The survival rate of patients with hepatitis C virus-related cirrhosis who respond well to antiviral therapies equals that of the general population, say investigators in the Journal of Hepatology.
Long-term development of cirrhosis and liver disorders, such as decompensation or hepatocellular carcinoma, after infection with hepatitis C virus (HCV) still represents the main cause of death and liver transplantation in Western countries. Current international guidelines give the highest priority for treatment with new direct antiviral agents to HCV-infected individuals who have already developed cirrhosis. This recommendation is based on the favorable outcomes of cirrhotic patients who obtained sustained virologic response (SVR) after interferon-based therapies. However, concerns have been raised about whether the evidence on which this recommendation is based is sufficiently robust.
"The improved prognosis for patients who had a sustained virologic response has only been documented up to now by comparing patients who had such a response to interferon-based therapies with similar patients who were unsuccessfully treated, raising concerns about the real value of SVR as a reliable marker of disease outcome," explained lead investigator Savino Bruno, MD, of the Humanitas University and IRCCS Istituto Clinico Humanitas, Rozzano, Italy.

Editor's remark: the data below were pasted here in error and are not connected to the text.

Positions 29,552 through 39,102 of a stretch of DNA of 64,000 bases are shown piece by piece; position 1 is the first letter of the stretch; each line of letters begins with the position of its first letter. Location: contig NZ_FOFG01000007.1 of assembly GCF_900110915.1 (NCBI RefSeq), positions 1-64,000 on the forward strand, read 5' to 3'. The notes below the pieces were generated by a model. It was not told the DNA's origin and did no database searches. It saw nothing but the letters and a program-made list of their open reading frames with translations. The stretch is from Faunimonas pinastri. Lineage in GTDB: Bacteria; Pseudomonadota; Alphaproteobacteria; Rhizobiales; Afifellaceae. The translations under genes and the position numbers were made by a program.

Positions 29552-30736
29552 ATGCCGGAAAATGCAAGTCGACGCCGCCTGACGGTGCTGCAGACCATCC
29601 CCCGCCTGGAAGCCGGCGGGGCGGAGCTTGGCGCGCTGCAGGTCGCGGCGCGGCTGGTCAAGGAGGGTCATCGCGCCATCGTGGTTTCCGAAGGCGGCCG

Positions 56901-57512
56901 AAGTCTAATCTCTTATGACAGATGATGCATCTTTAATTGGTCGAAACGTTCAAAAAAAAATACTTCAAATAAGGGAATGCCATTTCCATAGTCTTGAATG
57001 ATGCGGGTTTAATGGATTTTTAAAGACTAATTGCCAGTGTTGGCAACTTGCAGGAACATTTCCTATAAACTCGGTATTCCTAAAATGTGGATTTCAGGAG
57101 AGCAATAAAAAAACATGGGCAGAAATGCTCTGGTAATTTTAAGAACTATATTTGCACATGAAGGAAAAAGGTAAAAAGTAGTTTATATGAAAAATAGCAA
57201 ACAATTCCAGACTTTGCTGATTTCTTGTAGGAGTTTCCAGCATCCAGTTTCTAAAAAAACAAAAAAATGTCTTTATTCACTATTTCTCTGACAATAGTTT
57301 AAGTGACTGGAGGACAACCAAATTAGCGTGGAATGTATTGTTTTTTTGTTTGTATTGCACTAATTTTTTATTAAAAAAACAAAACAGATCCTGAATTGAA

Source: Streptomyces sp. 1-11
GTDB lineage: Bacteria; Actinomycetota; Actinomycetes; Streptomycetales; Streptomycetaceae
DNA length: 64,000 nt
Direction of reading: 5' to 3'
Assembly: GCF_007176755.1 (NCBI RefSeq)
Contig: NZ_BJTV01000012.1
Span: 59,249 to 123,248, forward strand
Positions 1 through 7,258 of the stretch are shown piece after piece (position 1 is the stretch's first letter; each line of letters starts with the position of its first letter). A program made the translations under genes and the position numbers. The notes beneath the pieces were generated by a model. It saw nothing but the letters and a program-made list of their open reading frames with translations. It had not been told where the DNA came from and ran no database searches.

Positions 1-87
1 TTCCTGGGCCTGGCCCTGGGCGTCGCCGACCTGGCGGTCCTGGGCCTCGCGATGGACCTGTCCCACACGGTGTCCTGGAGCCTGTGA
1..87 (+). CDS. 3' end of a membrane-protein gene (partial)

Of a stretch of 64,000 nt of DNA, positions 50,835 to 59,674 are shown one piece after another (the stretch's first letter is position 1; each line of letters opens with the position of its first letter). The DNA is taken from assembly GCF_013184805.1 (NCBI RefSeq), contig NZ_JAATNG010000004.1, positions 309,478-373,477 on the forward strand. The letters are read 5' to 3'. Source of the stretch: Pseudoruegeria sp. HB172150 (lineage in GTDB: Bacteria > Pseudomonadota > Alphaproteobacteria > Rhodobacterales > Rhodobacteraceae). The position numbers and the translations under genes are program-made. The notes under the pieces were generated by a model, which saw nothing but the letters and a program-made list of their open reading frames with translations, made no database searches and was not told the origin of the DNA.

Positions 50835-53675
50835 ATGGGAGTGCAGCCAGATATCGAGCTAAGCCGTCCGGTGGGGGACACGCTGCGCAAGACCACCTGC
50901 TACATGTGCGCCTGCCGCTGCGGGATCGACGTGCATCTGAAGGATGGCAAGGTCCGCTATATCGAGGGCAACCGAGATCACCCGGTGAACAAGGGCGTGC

Investigators studied prospective surveillance data from three independent groups of Italian patients with compensated hepatitis C virus-related cirrhosis who underwent an interferon-based therapy in tertiary liver centers and achieved sustained virologic response (SVR), compared with simultaneously observed non-SVR, untreated, and decompensated patients. They excluded patients with non-cirrhotic advanced fibrosis.
Overall, 795 of 1,802 patients with HCV-related cirrhosis in the three groups received interferon-based antiviral therapy. A total of 181 patients achieved SVR. The survival of patients with HCV-compensated cirrhosis who achieved SVR was similar to that of the sex- and age-matched general population with a total of 28 deaths. The 10-year overall survival rate for the whole series was more than 90 percent and the 20-year overall survival rate was 63 percent.
"These results confirm that patients who respond well to interferon-based therapies have a similar life expectancy to the general population, and suggest that treatment should be given as early as possible to patients with compensated HCV cirrhosis in order to achieve the highest benefit," commented Bruno. "Availability of interferon-free new direct antiviral agents (DAA) regimens will allow even sicker patients and those ineligible for interferon to achieve SVR, a major advance given that the mortality rate of these patients is extremely high in comparison to the general population. However, the overall impact of SVR needs to be assessed in further dedicated studies."
Source: Elsevier Health Sciences